It began as any other day with the sun crawling over San Diego’s freeways and streets. But there were fewer of us rushing to get to jobs and classes that morning, as some workers and students stayed away in order to be part of the nationwide Day Without Immigrants protest.
Organized as a counter to President Trump’s recent deportation orders, travel ban for some Muslim-majority nations and calls for a wall along the border, the protest hit some businesses hard while leaving others untouched, according to an article in the Union-Tribune.
The newspaper said the protest seemed to have more of an impact in cities such as Washington D.C. and Chicago than it did here.
However, one of the businesses that shuttered for the day here was LGBT Chiropractic, where owner Dr. Angel Ochoa-Rea said he is opposed to recent raids in immigrant communities that he said do not accurately reflect America’s values. He came to the U.S. from Mexico when he was just 5, he told the paper.
He said part of the reason he closed his office for the day was to help make the point that immigrants are not just working in restaurants.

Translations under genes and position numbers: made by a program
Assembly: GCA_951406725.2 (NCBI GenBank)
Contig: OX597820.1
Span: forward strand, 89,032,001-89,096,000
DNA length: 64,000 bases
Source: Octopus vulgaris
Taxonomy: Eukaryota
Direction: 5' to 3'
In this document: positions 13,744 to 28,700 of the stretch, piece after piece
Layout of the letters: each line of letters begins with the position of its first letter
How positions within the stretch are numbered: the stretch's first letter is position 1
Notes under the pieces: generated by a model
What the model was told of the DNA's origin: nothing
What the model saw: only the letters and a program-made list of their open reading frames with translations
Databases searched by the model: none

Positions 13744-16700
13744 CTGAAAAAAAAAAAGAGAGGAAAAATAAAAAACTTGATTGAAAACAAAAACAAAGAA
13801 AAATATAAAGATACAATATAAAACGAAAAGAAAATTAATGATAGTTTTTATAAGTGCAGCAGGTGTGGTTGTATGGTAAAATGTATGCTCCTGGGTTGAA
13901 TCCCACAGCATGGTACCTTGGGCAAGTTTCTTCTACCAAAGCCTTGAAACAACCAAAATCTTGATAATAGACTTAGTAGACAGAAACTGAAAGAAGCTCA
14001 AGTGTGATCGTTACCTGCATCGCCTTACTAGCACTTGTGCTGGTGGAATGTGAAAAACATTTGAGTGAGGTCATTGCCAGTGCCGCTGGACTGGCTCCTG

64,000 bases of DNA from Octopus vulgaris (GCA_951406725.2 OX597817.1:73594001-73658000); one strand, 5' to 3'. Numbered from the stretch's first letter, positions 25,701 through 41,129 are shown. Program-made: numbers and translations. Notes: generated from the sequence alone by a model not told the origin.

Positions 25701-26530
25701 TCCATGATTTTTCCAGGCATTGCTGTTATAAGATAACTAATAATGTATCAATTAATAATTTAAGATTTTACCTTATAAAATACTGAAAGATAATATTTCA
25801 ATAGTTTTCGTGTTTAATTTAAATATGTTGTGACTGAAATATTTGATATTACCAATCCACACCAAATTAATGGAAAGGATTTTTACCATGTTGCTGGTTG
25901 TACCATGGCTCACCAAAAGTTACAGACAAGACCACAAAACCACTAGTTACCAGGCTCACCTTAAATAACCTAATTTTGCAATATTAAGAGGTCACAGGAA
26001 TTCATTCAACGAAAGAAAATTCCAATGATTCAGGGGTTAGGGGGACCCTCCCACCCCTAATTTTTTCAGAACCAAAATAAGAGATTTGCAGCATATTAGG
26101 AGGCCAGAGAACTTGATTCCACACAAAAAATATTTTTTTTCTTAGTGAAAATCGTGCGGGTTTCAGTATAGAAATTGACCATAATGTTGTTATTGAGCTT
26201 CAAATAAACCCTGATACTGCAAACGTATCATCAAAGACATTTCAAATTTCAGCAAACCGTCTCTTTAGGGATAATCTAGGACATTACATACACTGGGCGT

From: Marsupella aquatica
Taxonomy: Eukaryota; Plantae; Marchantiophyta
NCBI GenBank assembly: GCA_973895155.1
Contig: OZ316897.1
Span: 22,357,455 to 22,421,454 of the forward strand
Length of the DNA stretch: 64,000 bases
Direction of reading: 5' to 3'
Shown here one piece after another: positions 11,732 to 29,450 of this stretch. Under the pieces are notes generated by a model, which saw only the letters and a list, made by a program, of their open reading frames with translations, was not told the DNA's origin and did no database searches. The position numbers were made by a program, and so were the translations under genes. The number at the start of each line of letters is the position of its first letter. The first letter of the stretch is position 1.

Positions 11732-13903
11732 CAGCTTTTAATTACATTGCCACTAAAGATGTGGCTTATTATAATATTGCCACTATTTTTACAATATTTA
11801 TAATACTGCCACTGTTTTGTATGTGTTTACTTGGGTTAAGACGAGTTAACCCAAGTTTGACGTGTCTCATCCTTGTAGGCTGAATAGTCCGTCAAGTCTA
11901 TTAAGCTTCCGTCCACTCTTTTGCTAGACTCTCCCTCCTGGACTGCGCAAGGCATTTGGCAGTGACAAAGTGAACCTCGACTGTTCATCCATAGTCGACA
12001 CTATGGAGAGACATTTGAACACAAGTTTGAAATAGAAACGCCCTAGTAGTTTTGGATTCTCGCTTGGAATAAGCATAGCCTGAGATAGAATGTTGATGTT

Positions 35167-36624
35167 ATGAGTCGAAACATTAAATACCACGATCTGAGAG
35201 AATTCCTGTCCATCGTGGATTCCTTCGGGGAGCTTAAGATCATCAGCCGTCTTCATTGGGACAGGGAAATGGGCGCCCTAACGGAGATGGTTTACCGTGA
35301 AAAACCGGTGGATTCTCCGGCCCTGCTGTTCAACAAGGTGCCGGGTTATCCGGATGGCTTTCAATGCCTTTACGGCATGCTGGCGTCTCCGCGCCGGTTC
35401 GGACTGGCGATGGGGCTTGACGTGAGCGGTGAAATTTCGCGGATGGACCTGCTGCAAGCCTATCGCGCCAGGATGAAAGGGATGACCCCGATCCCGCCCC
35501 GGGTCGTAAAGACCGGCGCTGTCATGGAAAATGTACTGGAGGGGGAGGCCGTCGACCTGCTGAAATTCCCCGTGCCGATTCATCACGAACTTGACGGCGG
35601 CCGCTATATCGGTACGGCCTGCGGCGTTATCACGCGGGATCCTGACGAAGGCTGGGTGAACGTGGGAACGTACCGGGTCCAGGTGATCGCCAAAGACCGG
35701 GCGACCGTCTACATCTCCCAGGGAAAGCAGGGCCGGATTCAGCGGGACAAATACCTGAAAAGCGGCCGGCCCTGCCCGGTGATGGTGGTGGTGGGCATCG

“We are also doctors, pilots and lawyers and attorneys,” Ochoa-Rea said.
Some of the other businesses that closed on Thursday included the Fox Sports Grill and Alamilla’s Mexican Food, both downtown, Souplantation in Carmel Valley, Cafe on Park in Hillcrest, and two North Park businesses, Jayne’s Gastropub and Senor Mangos.
Souplantation closed after four employees did not show; a manager said workers who took the day off would not be subject to discipline.
The co-owner of Jayne’s Gastropub said the dozen workers there are from far-flung homes in England, Mexico, France and Latvia.
“There’s a lot of fear and concern among immigrant people all over the place,” he said.
Dealing with detention and deportation matters can be frightening and the paperwork and processes can be confusing. A conversation with a San Diego immigrantion law attorney can help make your options clear.